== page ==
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Archibald Skirving (Athelstaneford, near Haddington 1749-1819 Inveresk)
Archibald Skirving (Athelstaneford, near Haddington 1749-1819 Inveresk)

Portrait of a young lady, possibly Lady Pringle, née Emilia Anne MacLeod (1786-1830)

Details
Archibald Skirving (Athelstaneford, near Haddington 1749-1819 Inveresk)
Portrait of a young lady, possibly Lady Pringle, née Emilia Anne MacLeod (1786-1830)
indistinctly signed with initials and dated 'AS/1815(?)' (centre right) and with inscription 'Sir John Pringle Bart' (on an old label attached to the frame)
pastel
21¾ x 16 in. (55.3 x 40.7 cm.)
in the original walnut and gilt frame probably made by Chalmers & Son, Edinburgh
Provenance
Sir John Pringle, Bt., and by descent.
Literature
N. Jeffares, Dictionary of Pastellists before 1800, online edition.

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Lot Essay

The appearance of this previously unrecorded portrait by Skirving in its original frame is an important addition to the artist's oeuvre. Pastels by Skirving are rare: sixty are recorded in Neil Jeffares, Dictionary of pastellists before 1800, and only three of these are signed examples. However of more significance is the date '1815' as pastels executed after 1803 are almost unheard of and this work forces us to re-examine the traditional narrative that Skirving stopped making pastels.

The date of 1815 and the inscription 'Sir John Pringle Bart' suggests that the sitter was Emilia Anne MacLeod (1786-1830), first wife of Sir John Pringle, 5th Bt of Stitchell or Stitchill, whom he married in 1809. Born on 17 October 1786, she was the 2nd daughter of the 23rd Chief of the MacLeod clan. She died in 1830 having borne eight children. There is also a connection with another Skirving sitter, Mrs John Pringle, née Mary Drummond (1719-1804), illustrated in Raeburn's Rival, Archibald Skirving 1749-1819, Scottish National Portrait Gallery, exhib. cat., 1999. Mary was married to John Pringle of Stitchell (d. 1784), Writer to the Signet and 1st cousin of Sir Robert Pringle, 3rd Bt of Stitchell (1690-1779).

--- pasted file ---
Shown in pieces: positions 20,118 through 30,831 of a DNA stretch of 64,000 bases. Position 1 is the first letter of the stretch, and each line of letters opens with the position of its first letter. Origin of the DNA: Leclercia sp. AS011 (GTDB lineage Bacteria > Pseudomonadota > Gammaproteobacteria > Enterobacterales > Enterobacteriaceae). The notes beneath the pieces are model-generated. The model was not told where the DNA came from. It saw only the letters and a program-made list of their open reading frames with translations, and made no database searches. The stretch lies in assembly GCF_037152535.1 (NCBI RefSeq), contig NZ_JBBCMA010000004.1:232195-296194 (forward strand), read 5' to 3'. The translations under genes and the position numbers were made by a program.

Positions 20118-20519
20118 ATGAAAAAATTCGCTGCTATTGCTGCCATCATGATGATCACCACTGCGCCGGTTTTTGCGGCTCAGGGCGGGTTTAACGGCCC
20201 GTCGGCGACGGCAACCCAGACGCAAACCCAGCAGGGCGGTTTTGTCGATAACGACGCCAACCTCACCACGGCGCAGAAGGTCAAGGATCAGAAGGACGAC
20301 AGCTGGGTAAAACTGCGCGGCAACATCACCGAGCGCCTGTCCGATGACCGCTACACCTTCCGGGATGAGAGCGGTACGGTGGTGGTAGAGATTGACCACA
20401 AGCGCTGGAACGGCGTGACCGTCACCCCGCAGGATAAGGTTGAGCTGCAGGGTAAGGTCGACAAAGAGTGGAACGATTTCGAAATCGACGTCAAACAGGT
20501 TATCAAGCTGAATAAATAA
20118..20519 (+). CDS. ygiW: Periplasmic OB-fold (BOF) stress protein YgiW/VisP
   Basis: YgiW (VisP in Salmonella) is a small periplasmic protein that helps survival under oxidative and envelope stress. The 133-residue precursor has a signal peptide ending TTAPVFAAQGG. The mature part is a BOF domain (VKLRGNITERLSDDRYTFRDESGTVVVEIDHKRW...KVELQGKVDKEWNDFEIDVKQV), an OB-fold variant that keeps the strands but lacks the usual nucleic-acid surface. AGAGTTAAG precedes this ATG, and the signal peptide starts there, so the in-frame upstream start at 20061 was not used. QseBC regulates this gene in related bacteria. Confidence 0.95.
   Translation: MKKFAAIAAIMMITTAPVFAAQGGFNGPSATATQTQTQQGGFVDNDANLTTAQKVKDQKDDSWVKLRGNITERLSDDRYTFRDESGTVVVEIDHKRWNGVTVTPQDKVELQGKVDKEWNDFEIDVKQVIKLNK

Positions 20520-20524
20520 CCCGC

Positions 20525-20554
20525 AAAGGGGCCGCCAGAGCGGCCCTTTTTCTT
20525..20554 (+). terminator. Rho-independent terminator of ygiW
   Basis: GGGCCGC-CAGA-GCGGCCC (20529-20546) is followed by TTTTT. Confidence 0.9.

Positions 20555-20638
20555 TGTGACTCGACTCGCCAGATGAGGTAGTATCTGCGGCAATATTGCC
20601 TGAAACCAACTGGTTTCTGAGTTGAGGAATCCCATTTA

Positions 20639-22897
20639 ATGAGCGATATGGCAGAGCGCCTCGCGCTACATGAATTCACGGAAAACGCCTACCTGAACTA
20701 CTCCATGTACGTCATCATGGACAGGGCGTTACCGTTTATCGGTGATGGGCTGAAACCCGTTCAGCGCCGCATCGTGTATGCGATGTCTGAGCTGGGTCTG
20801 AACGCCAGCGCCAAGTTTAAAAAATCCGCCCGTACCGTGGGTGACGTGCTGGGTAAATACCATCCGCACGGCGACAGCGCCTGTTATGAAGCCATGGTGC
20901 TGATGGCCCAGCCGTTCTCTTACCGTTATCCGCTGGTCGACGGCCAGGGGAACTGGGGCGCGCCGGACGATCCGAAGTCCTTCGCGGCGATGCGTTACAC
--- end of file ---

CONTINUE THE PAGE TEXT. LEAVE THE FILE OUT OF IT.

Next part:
A talented and skilled portraitist, who occasionally worked in oil and as a miniaturist, Skirving displays his greatest skill and sensitivity in his pastels, and his work appears at auction infrequently. He left Edinburgh for London in 1777 and stayed there until he returned to Edinburgh in 1784. Owing to his slow method of working and intense competition from other portrait miniaturists, he may have found it difficult to establish himself in London and hard to re-establish himself in Edinburgh in mid-1780s. He made a formative visit to Rome in 1786 where he remained for seven years.

The present portrait was executed towards the end of Skirving's life, when he had retired as a professional artist. He often required up to sixty sittings and was renowned for his plain speaking. The novelist Henry Mackenzie wrote the following account: 'His portraits were facsimiles, even of the blemishes of the faces which he painted; he never spared a freckle or a smallpox mark, and once, with his characteristic rudeness, told a lady who had a very dingy complexion he could not paint her, for he had not enough of yellow chalk for the purpose.'

For other examples of Skirving's work in pastel see The Intimate Portrait, London, 2009, pp. 88-93.

We are grateful to Neil Jeffares and Dr Stephen Lloyd for their help in preparing this catalogue entry.

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